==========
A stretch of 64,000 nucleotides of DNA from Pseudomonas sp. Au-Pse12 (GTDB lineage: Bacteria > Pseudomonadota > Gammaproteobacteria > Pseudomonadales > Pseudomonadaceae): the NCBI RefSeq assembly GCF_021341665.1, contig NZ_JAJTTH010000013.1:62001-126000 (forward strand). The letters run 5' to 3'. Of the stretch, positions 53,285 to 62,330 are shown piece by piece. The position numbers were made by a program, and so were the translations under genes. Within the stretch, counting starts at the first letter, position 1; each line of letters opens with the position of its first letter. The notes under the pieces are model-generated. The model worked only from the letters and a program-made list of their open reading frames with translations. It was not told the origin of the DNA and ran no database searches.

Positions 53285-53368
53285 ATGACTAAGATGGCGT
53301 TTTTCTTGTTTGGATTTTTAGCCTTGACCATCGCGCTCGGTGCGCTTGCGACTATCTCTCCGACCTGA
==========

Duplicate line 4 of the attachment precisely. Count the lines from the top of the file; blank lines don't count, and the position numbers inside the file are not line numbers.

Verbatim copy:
53301 TTTTCTTGTTTGGATTTTTAGCCTTGACCATCGCGCTCGGTGCGCTTGCGACTATCTCTCCGACCTGA